Haskell has library Language.Haskell.Parser to parse its own source files, but the output has very complex structure. For example, previous part of code, will be represented like:

(HsModule (SrcLoc {srcFilename = "", srcLine = 1, srcColumn = 1})
(Module "Main") (Just [HsEVar (UnQual (HsIdent "main"))]) []
[HsPatBind (SrcLoc {srcFilename = "", srcLine = 1, srcColumn = 1})
(HsPVar (HsIdent "xy")) (HsUnGuardedRhs (HsInfixApp (HsParen (HsApp (HsVar (UnQual
(HsIdent "abc"))) (HsLit (HsString "hello")))) (HsQVarOp (UnQual (HsSymbol "++")))
(HsParen (HsApp (HsVar (UnQual (HsIdent "abc"))) (HsLit (HsString "world")))))) [],
HsPatBind (SrcLoc {srcFilename = "", srcLine = 3, srcColumn = 1})
(HsPVar (HsIdent "main")) (HsUnGuardedRhs (HsDo [HsQualifier (HsApp (HsVar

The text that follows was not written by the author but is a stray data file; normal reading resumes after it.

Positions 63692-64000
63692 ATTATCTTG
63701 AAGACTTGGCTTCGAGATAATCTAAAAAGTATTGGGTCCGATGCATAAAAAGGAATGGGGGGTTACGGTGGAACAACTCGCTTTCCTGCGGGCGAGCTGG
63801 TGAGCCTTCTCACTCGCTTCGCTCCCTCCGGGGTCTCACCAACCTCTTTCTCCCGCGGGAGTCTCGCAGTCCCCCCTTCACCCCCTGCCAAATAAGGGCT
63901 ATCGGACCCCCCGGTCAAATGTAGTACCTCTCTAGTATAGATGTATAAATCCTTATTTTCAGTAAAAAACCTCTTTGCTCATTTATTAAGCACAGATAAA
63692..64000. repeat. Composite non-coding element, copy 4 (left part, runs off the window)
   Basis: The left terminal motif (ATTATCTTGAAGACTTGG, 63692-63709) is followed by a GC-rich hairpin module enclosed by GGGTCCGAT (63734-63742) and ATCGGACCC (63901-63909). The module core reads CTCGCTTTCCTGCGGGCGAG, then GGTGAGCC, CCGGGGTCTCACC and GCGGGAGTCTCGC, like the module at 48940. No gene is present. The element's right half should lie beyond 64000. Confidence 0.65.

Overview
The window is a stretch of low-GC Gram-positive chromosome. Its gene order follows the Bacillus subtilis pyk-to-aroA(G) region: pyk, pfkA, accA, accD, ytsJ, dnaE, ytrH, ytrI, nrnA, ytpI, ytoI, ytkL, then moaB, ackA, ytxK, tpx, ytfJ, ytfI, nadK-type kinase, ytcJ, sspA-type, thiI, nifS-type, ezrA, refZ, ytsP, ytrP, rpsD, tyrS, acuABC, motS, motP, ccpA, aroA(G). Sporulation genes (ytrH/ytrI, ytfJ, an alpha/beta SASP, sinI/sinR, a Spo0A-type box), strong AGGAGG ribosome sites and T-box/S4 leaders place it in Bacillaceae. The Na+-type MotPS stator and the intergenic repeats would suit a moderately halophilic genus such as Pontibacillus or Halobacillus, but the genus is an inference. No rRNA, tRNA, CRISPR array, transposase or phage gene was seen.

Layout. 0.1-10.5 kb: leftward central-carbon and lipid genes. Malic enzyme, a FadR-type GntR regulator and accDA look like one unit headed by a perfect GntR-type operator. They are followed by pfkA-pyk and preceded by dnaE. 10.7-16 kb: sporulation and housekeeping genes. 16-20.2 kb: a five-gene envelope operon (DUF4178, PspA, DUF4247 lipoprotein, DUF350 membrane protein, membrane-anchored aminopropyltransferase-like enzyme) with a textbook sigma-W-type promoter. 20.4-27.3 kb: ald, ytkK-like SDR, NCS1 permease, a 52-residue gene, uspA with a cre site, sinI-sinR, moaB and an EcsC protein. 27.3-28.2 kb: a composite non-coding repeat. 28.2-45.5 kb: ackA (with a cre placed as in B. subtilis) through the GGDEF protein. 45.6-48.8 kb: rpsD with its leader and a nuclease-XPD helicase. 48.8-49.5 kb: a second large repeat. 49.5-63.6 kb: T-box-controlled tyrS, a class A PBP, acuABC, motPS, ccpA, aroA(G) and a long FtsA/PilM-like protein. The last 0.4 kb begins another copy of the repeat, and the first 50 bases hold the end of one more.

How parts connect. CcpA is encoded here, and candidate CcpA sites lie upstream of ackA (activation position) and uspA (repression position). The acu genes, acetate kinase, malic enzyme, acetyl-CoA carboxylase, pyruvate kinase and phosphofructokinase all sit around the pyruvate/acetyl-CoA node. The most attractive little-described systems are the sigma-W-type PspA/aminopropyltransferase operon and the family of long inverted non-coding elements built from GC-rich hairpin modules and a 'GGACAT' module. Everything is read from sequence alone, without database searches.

(UnQual (HsIdent "putStrLn"))) (HsParen (HsApp (HsVar (UnQual (HsIdent "abc")))
(HsLit (HsString "hi"))))),HsQualifier (HsApp (HsVar (UnQual (HsIdent "putStrLn")))
(HsVar (UnQual (HsIdent "xy")))),HsQualifier (HsApp (HsVar (UnQual (HsIdent "putStrLn")))
(HsParen (HsApp (HsVar (UnQual (HsIdent "abc"))) (HsLit (HsString "bye")))))])) []])

Ugghhhh, looks terrible. The straightforward way to solve my task is to write a bunch of functions that will parse all datatypes, until they extract something like
(HsApp (HsVar (UnQual (HsIdent "abc"))) (HsList (HsString s)))
Maybe it simplier to regexp through haskell code?

No, and let me introduce TemplateHaskell. I haven't used it yet, but heard, that it is very powerfull part of the Haskell. It works like C++ Templates or macros, i.e. during program compilation. On the Haskell-Cafe Neil Mitchel pointed me to the use uniplate generic library. Without deep explorations and understanding how it work, I wrote a one-line function that solves my problem:

getParamList hscode= [x |
HsApp (HsVar (UnQual (HsIdent "abc"))) (HsList (HsString x)) <-
universeBi (parseModule hscode)]

A really brilliant result. Even beginner haskeller could easily understand what is happen here.

PS: It is amazing how fast and helpful haskell community is. Thank you guys :)